Ad"jec*tive (#), a. [See Adjective, n.]


Added to a substantive as an attribute; of the nature of an adjunct; as, an word sentence.


Not standing by itself; dependent.

Adjective color, a color which requires to be fixed by some mordant or base to give it permanency.


Relating to procedure.

"The whole English law, substantive and adjective."



© Webster 1913.

Ad"jec*tive, n. [L. adjectivum (sc. nomen), neut. of adjectivus that is added, fr. adjicere: cf. F. adjectif. See Adject.]

1. Gram.

A word used with a noun, or substantive, to express a quality of the thing named, or something attributed to it, or to limit or define it, or to specify or describe a thing, as distinct from something else. Thus, in phrase, "a wise ruler," wise is the adjective, expressing a property of ruler.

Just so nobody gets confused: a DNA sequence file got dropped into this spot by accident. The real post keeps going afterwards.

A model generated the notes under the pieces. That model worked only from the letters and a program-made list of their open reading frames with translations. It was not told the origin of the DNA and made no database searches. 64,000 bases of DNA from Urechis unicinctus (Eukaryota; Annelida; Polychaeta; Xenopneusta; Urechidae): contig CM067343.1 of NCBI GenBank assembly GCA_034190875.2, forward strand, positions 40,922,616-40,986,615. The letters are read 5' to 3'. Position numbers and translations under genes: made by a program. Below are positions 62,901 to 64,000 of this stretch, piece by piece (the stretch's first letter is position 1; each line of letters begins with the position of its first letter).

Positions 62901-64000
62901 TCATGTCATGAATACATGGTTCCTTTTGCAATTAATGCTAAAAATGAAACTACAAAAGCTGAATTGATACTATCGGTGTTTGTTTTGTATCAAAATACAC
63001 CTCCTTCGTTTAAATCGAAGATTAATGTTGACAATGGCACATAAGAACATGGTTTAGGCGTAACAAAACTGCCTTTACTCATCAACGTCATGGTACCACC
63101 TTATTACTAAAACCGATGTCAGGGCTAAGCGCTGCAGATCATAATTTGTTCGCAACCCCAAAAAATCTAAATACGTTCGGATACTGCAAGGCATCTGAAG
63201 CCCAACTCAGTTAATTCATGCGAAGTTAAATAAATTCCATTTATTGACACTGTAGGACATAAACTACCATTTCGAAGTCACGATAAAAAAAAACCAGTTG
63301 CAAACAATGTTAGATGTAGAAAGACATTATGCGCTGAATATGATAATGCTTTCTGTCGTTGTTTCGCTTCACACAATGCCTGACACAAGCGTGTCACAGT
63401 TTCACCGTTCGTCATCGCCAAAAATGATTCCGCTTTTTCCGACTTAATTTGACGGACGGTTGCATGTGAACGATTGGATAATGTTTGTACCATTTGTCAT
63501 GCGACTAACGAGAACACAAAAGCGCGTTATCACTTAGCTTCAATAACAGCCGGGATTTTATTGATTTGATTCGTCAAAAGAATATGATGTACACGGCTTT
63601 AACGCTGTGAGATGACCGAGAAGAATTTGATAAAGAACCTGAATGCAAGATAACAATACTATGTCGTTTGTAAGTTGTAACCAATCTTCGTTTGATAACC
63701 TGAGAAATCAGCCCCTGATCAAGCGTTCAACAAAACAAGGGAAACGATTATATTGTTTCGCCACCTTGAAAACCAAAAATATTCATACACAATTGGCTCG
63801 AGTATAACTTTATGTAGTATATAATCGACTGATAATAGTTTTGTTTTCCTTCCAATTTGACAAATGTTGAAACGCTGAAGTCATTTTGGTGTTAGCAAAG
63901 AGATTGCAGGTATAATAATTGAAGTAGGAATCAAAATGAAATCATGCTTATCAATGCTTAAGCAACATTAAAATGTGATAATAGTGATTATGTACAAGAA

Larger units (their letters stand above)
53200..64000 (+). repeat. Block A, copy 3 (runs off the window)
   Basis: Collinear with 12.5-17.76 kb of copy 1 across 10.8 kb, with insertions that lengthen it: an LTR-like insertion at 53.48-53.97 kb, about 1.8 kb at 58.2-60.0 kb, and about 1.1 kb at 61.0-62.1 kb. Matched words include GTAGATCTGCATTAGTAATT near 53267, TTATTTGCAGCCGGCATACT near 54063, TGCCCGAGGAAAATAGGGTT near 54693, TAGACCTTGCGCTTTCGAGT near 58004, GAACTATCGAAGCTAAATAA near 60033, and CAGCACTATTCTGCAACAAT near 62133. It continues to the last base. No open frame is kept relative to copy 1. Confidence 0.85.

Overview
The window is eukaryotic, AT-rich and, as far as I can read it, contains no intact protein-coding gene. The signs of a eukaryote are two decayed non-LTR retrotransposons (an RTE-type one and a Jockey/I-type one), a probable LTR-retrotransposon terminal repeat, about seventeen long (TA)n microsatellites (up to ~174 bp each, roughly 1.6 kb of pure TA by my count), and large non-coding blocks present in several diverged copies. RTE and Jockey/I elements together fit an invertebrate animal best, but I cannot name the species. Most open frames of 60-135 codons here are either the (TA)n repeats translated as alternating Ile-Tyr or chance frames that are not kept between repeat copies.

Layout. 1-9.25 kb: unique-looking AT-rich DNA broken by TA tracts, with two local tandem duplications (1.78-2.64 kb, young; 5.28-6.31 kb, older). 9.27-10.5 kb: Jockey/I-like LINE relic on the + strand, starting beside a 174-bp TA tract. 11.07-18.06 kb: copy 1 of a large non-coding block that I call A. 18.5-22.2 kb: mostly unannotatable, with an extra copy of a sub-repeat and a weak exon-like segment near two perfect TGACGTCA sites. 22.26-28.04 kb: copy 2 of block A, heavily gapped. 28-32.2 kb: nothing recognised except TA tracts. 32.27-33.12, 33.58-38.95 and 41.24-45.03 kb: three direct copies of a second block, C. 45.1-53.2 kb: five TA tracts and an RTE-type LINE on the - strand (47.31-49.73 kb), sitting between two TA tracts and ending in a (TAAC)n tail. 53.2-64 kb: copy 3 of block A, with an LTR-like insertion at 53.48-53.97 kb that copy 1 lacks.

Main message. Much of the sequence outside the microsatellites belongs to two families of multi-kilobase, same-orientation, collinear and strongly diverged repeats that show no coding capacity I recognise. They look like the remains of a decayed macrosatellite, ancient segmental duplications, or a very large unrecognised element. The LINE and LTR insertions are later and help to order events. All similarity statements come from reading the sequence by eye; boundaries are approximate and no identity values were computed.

A dependent; an accessory.



© Webster 1913.

Ad"jec*tive, v. t. [imp. & p. p. Adjectived (#); p. pr. & vb. n. Adjectiving (#).]

To make an adjective of; to form or change into an adjective.


Language has as much occasion to adjective the distinct signification of the verb, and to adjective also the mood, as it has to adjective time. It has . . . adjectived all three. Tooke.


© Webster 1913.